Far from being the arm which extended the dead hand of bureaucracy, council architects’ departments fostered an aspiration, ingenuity and innovation which benefited UK architecture as a whole – and can do so again, writes Ruth Lang
In the past 60 years the professional context of architecture has changed unrecognisably, but not irrevocably. The freedoms once afforded to the profession in terms of time and experimentation have diminished as the hierarchies, procurement, and professional boundaries have shifted to diminish our agency as architects. Yet this is not a misty-eyed reverie for what has come before, but a frustration at the situation we have become wound into, posing an ongoing question as to how and what we might adapt as a profession to address our future needs. And the way forward has the potential to be led from an unlikely corner, far from the limelight of the starchitects.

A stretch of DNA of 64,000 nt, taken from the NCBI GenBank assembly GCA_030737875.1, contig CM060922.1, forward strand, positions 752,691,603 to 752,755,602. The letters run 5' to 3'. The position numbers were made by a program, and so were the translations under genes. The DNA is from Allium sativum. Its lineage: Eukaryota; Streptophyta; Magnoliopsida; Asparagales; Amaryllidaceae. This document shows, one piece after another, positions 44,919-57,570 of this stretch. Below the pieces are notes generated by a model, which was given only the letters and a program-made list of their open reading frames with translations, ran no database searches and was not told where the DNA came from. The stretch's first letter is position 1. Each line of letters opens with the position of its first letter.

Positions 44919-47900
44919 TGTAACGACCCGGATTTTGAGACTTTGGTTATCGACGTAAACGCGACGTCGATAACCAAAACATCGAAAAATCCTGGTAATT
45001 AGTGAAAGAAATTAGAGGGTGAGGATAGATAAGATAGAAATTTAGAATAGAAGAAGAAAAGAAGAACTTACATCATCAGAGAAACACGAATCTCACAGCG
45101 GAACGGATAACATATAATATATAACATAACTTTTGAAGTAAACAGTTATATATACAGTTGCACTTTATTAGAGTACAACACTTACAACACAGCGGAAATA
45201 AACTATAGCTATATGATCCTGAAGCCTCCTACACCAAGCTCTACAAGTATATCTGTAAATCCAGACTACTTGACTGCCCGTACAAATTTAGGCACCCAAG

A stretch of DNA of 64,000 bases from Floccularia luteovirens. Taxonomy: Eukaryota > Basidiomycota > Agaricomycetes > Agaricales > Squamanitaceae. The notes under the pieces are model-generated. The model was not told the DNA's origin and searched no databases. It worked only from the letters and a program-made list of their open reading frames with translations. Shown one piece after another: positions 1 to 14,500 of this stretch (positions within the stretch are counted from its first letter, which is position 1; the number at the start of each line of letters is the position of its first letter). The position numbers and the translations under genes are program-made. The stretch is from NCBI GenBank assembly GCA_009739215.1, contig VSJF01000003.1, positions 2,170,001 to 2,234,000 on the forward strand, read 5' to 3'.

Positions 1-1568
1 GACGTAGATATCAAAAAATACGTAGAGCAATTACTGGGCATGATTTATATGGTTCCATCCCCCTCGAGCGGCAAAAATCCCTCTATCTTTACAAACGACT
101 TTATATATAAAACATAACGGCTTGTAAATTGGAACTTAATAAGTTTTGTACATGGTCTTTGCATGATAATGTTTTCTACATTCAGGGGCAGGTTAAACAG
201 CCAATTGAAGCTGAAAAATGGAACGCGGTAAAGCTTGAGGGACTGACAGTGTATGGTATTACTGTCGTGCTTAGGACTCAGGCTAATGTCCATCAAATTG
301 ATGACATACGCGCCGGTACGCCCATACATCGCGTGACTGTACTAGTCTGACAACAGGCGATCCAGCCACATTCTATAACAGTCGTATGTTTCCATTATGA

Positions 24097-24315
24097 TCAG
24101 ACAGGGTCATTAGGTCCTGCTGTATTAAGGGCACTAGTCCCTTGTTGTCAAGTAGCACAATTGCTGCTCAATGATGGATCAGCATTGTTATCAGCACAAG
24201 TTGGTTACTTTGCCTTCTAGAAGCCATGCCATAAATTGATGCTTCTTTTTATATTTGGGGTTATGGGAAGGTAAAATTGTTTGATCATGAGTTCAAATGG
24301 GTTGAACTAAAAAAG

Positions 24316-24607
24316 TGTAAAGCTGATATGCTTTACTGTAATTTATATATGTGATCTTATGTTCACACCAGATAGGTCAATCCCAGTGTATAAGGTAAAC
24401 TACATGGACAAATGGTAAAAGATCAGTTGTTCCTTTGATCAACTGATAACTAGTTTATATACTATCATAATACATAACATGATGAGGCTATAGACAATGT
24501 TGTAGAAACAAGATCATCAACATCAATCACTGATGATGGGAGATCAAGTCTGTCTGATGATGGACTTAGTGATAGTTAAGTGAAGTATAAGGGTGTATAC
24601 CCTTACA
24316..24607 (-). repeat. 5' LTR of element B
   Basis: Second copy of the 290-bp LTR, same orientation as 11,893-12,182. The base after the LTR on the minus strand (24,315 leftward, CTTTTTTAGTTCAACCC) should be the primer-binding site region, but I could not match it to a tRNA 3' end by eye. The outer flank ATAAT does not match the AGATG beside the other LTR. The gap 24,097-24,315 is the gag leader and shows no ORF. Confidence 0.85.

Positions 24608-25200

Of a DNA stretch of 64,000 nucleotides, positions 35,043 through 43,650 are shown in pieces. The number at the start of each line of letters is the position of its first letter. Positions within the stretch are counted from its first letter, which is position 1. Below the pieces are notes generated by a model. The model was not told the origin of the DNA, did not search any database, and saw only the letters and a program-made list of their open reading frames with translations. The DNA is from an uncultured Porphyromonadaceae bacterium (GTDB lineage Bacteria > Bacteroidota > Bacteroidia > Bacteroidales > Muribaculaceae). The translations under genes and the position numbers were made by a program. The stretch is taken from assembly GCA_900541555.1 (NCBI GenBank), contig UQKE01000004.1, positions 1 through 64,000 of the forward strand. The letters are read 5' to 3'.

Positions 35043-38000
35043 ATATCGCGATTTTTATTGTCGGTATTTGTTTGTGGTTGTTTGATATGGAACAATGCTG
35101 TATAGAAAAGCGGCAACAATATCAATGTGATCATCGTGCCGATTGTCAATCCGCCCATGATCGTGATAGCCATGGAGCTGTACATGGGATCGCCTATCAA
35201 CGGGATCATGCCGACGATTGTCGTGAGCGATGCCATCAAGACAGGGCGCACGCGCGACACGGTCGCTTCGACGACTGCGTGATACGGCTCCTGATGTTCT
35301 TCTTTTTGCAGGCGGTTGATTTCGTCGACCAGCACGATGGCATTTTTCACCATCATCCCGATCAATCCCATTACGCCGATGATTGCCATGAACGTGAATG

Although ostensibly bureaucrats, the architects of the London County Council’s in-house department produced post-war architecture of such a level of refinement and innovation to rival their contemporaries in private practice. While John Bancroft is often singled out to be decried as a ‘maverick’, experimentation was rife elsewhere within the department, as is evidenced in the tectonics of the work they produced – from housing blocks at the Watney Market Estate clad in a fibreglass panel construction usually found on the County’s ambulances, to the funnelling roof forms of Bob Giles’ now-listed Bromley Hall Special Educational Needs School, which echo Erich Mendelsohn’s Luckenwalde Hat Factory and the courtyard layout of Jacobsen’s Munkegård School.
London County Council Architects